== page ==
This was an interesting, well-written and eclectic book that entertained cover to cover. It has broader interest even though it's about a microsociety that most of us will never come across. It's another one of those books like Malcolm Gladwell's where you feel like you learned things, but you didn't realize it because it was interesting.
I enjoyed this book through and through. I read this in 2 days, while I was in Paris. There were many things I could have lent my attention to in those 2 days, but I found this book to be so captivating I couldn't put it down. I found myself making excuses to listen to it wherever I was. It combines interesting narrative with scientific information and historical context. One of my best reads this year.
Not a how to book but a wonderful description of the author’s journey into learning. Foer is an excellent writer reporting on a research study involving a memory experiment on himself.
I wish I was taught these memorization techniques early on in my life. They can help everybody. This book will blow your mind if you allow it to. Take some time to try out some of these exercises as you listen to this book.
I very much appreciated that this author dove into the subject matter by testing out the techniques for himself and even compete in memorization competitions.
Very fresh read!
The book was well written, however,it was not what I had expected . I was made aware that people did engaged in games that challenged remembering. I did not come away with a manner I could improve my memering.
Mainly a story of the author's personal experiences. If you are hoping to learn to improve your memory, this will not help at all - one of the key lessons is that memorizing things for a competition is a very narrow skill that doesn't really help in everyday life. I never got bored listening, though.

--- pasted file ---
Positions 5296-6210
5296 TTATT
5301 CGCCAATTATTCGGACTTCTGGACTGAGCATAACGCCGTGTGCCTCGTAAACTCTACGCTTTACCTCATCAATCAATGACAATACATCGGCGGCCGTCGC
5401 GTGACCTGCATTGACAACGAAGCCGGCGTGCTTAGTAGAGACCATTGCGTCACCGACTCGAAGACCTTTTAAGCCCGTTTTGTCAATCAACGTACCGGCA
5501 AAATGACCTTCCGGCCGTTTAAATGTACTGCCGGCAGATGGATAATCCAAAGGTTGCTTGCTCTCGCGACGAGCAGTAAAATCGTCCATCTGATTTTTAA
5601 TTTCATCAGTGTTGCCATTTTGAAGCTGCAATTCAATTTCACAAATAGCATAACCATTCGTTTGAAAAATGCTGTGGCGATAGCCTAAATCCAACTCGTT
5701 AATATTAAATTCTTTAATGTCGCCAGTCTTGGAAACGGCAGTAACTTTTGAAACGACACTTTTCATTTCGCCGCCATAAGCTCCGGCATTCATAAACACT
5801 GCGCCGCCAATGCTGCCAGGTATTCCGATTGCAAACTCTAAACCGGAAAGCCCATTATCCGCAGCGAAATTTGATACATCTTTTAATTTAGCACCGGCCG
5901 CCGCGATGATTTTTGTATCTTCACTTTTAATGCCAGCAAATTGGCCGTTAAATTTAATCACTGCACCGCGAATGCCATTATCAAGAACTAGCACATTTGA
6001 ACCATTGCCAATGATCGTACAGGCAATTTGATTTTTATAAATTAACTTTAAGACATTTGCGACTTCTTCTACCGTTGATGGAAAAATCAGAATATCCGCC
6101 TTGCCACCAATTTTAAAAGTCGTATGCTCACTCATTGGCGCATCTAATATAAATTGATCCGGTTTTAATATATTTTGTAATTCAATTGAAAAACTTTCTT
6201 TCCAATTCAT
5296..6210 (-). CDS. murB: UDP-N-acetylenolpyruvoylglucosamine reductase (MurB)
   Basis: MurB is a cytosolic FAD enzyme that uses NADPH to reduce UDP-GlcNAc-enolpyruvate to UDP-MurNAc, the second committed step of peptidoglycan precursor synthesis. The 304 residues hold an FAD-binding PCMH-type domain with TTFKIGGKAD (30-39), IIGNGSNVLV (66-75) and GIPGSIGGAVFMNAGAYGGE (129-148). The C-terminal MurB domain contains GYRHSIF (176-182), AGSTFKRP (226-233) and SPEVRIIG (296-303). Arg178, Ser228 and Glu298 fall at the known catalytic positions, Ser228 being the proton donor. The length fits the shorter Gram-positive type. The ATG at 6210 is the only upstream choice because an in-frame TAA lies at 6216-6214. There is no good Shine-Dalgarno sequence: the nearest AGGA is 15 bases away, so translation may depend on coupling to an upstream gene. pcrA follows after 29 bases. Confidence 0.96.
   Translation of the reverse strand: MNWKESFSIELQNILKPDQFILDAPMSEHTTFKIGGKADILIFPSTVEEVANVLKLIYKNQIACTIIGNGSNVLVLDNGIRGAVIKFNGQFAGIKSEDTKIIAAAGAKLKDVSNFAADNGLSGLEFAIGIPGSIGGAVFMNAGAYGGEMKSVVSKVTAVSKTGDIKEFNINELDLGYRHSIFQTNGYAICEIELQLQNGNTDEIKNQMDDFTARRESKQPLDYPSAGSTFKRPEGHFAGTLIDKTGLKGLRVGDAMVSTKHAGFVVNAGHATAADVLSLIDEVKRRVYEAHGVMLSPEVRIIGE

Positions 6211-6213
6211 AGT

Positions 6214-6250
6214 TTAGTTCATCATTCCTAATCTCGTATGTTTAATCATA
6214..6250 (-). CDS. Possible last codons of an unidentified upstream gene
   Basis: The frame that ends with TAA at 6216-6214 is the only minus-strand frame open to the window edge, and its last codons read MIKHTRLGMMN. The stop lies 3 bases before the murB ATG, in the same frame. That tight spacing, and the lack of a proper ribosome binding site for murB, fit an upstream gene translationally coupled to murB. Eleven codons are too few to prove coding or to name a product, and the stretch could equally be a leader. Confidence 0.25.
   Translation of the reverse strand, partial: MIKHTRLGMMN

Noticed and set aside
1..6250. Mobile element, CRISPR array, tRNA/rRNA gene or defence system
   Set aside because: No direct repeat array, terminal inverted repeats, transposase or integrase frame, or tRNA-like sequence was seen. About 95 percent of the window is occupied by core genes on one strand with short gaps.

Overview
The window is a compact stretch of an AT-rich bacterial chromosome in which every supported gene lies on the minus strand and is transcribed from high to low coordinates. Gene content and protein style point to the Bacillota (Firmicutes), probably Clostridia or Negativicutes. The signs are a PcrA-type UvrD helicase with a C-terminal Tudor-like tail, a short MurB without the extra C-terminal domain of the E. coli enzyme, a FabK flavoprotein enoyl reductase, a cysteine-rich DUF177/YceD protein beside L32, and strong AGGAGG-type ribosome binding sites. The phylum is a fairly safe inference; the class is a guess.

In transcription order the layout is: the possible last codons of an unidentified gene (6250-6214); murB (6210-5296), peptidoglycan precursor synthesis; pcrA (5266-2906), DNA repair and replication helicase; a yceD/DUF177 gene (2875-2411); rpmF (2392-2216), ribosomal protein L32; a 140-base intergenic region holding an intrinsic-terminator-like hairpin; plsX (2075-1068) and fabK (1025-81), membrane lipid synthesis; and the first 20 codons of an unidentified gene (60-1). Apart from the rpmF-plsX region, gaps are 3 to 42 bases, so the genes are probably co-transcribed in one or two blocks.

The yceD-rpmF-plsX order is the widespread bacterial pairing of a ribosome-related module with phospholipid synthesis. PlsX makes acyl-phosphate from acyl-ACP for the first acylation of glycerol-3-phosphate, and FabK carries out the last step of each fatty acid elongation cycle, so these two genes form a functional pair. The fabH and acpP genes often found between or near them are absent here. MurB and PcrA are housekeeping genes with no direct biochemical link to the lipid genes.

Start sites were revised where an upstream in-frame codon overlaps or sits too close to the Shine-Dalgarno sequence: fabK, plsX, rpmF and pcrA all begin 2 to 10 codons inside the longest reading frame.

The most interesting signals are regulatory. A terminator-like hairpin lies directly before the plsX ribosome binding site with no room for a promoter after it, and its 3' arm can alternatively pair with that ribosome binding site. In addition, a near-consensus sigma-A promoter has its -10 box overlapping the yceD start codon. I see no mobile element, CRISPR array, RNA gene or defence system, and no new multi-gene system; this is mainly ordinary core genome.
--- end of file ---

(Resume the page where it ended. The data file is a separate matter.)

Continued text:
Good book. The book got me really interested in memory but didn't give me any specific applications to help me improve. If your a college student like myself I would look at reading something that contained more applications. Great book though
fan of history and politics
I appreciated the insights of how we remember, and how memories make for a full life. Learning memory's importance can help us prioritize our choices and enrich relationships. Plus, the stories and characters of people with extraordinary memory and the world of competitive memory championships were fun.
I am not sure that I would try another book from Joshua Foer because I think his style is better suited to a different medium (i.e. podcast, periodical, etc.) At more than a few points the narrative fell into a series of tangents - such as the investigation into Daniel Tammet aka "Brainman." In the end, I was slightly confused about what I had just read: Was it a memoir? Was it a self-help book? Was it an expose? As a matter of personal taste, I enjoy books that have a clear sense of purpose and a clear message; therefore, I did not enjoy this book as much as someone who may appreciate the story for what it is.
This is the first book that I have listened to by Joshua Foer, so I have nothing to compare it to.
I have never listened to a Mike Chamberlain performance before, but he did an excellent job.
I can imagine this book as a series of webisodes featuring the 'usual suspects' of nerdy fandom: Will Wheaton, Felicia Day, Seth Green, etc. The idea of making a drama about a memory competition is slightly comical - maybe a good candidate for a mockumentary a la Best In Show (2000)? I think it has potential.
If you're looking for a book on improving your memory - do not waste your time on this book. If you want to hear a story about a journalist who covered memory competitions, then decided to try it out himself...then you've come to the right place.